This pathway not only tells us about the game, it also explains all the different facets that are needed to be a hockey player. Other than new game techniques, making players comfortable on and off the pitch is the most essential skill that is taught to the coaches in this Coaching Education Pathway. How to start with a player from scratch is also taught in this.

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Former Indian Goalkeeper and Coach, Dr. AB Subbaiah, also had some similar opinions. He said,

“We international players played at the top level for many years and then became coaches. We understand what happens at the top level, but when it comes to grassroots coaching, we sometimes fumble because we have been away from the basics for a long time. At National Camps, we focus on skill, technique, game movements, etc. So, to build a player from scratch and to keep his basics very strong, this coaching education pathway is extremely helpful."

We asked Subbaiah, who is also an FIH Level ‘1’ certified coach, if being a goalkeeper has any difficulties in becoming a normal coach. He completely denied the statement as he went on to explain that,

“A goalkeeper is the only one who can see all the other 21 players on the pitch. He also gets time to observe the game. So I feel like the goalkeeper is the best observer of the game. No player can depict and explain as good as a goalkeeper after a match. If a goalkeeper is smart, he can surely be a good coach.”

He gives the example of former Indian goalkeeper, Jude Menezes, who has become the Head Coach of the Japan National Women’s Team and another former India goalkeeper Cedric D’Souza was once also the head coach of the Senior Indian Men’s Team.

Does this course have any drawbacks as it allows anyone and everyone to get certified?

The best part of this course is that you can get certified by FIH even if you haven’t played hockey at a good level. But do they have any drawbacks? Both Subbaiah and Deepika refuted this.

“Nobody is a perfectionist. It all depends on how you intend to learn. It’s all about your passion for the game. If you are a good learner, you will definitely become a good coach, it doesn’t matter in what position or in which level you have played,” opined Subbaiah.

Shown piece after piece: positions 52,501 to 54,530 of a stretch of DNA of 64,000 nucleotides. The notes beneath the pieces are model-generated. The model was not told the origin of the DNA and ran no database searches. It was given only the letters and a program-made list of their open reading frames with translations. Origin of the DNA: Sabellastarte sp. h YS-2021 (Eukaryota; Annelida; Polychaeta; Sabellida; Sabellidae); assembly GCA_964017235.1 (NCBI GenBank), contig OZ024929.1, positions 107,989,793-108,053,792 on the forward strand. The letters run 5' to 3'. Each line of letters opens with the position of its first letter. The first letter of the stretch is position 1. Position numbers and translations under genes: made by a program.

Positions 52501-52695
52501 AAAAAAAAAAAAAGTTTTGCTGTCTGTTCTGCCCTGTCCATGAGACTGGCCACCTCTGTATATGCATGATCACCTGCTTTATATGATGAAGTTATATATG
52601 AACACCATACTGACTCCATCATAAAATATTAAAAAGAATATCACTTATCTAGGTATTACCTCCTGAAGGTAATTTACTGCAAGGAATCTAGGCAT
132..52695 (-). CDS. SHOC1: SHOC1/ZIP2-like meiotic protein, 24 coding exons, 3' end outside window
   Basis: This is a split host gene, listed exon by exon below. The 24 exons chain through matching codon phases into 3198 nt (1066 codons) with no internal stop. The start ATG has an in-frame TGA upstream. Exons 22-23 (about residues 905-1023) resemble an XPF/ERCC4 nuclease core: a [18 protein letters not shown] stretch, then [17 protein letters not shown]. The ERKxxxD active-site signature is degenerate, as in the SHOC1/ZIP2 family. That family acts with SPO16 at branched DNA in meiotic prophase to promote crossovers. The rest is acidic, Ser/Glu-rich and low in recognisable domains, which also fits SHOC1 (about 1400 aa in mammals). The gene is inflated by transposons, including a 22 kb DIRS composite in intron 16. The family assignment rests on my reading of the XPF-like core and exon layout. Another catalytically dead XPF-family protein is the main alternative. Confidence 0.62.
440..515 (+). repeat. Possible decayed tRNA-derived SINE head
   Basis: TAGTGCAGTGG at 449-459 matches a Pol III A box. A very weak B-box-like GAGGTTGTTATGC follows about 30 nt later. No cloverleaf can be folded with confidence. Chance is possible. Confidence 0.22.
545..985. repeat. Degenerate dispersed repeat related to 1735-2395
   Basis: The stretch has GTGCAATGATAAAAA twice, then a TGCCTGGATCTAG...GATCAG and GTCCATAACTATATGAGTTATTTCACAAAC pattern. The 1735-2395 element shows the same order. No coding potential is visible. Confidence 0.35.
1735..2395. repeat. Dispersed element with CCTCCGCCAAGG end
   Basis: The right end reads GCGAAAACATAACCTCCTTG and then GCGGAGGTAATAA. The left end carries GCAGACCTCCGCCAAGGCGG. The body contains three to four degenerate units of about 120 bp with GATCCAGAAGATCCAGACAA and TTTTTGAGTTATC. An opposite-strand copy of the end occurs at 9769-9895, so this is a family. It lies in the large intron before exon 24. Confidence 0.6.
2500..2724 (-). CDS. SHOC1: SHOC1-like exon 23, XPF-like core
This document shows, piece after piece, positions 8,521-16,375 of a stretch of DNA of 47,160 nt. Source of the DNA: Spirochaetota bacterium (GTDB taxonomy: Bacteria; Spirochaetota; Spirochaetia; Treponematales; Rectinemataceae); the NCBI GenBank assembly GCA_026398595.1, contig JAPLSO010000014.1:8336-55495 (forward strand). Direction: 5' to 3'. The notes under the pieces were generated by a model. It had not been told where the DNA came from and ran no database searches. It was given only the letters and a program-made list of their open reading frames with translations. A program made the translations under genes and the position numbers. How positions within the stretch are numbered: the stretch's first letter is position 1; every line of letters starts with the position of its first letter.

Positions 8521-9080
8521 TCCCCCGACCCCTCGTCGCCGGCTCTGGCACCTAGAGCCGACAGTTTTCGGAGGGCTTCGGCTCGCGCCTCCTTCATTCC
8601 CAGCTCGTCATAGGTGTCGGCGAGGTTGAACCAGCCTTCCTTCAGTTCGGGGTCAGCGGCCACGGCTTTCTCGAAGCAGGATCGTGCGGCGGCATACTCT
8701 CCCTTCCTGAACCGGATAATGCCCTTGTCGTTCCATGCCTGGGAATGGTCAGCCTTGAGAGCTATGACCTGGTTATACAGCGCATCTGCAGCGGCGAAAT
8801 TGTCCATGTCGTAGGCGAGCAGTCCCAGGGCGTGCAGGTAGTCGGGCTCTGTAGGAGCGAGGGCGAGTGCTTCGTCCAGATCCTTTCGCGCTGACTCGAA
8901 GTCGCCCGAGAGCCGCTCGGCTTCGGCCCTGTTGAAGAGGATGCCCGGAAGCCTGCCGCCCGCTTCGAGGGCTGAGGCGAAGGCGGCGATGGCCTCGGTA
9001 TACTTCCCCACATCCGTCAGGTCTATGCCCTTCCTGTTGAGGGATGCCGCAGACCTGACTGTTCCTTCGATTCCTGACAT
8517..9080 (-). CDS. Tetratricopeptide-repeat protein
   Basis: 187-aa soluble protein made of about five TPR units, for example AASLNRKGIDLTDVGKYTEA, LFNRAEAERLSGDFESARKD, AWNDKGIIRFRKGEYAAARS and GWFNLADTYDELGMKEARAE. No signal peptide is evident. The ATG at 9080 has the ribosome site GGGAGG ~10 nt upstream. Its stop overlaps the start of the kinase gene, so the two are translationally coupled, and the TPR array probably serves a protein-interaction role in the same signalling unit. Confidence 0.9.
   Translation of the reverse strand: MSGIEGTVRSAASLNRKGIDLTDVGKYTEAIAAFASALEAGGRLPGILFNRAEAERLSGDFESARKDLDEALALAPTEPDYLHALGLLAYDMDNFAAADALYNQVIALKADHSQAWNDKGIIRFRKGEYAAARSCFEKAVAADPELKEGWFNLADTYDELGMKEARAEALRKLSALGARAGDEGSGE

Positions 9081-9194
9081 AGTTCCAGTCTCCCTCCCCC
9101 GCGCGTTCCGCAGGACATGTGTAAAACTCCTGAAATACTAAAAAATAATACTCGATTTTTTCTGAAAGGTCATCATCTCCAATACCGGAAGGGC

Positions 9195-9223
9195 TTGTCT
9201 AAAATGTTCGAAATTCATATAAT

Hockey India Coaching Education Pathway Level ‘2’ Coaching Courses completed successfully with Batch 4 concluding at New Delhi on 31 March 2021.Here’s a look at pitch session conducted on 30 & 31 March 2021.#IndiaKaGame @sports_odisha @Media_SAI @IndiaSports @CMO_Odisha

Asked if playing hockey is important to become a coach, Deepika smiled and said that she has played the game and hence understands it better. It’s nowhere written that a good player needs to be a good coach. Someone who has followed the game for a long time and has at least a little bit of game sense can surely become a good coach.

“The most important thing is passion. But when you play, you can relate to the difficult situations in the game, as you might have gone through it before. That is the biggest advantage someone will have who has played the game at a good level," said Deepika.

50% reservation for women coaches

To encourage women coaches to take up the coaching job, Hockey India has reserved 50% of seats in every course, for women. Deepika hailed this initiative by the federation. This is an out-of-the-box initiative that will ultimately see more coaches coming into the picture.

“It’s extremely encouraging that so many women coaches are taking up this course. In almost all the courses I have attended, I have seen women participate in a good number. Women do not take up the sport thinking there is no future if they don’t succeed in playing, but with this initiative, many young girls and former women internationals are taking up this course which will eventually help them to earn their bread and butter by becoming a coach,” said Deepika.

What do grassroots coaches in India lack and is this pathway bridging the gap?

“Yes, it definitely is. Here, anyone and everyone can come and learn. All those who are teachers in schools can learn the basics from this course and use it in their coaching. I believe if a player has good basics, he will definitely be a top player. There are players who play for just 2-3 years and then vanish, that’s because they don’t have the basics. And, basics can’t be corrected at an older age. So, to educate those coaches in the country, who teach kids, is extremely important,” said the former Kalinga Lancers mentor and coach, Subbaiah.
“These kind of coaching education pathways have been going on in European countries for a long time, because of which, their grassroots structure is so strong. In India, we are a bit late, but, better late than never. We will surely have good coaches from this program,” added the former goalkeeper.

Hockey India aims to use similar terminology and techniques to all the players across India, and hence this course is important as it educates coaches to use the same terminology across regions.

Subbaiah strongly recommends all coaches who are employed by state governments, academies, and clubs to take up this course, as he feels that this course will surely help develop international standard coaches in the future.

Edited by Rohit Mishra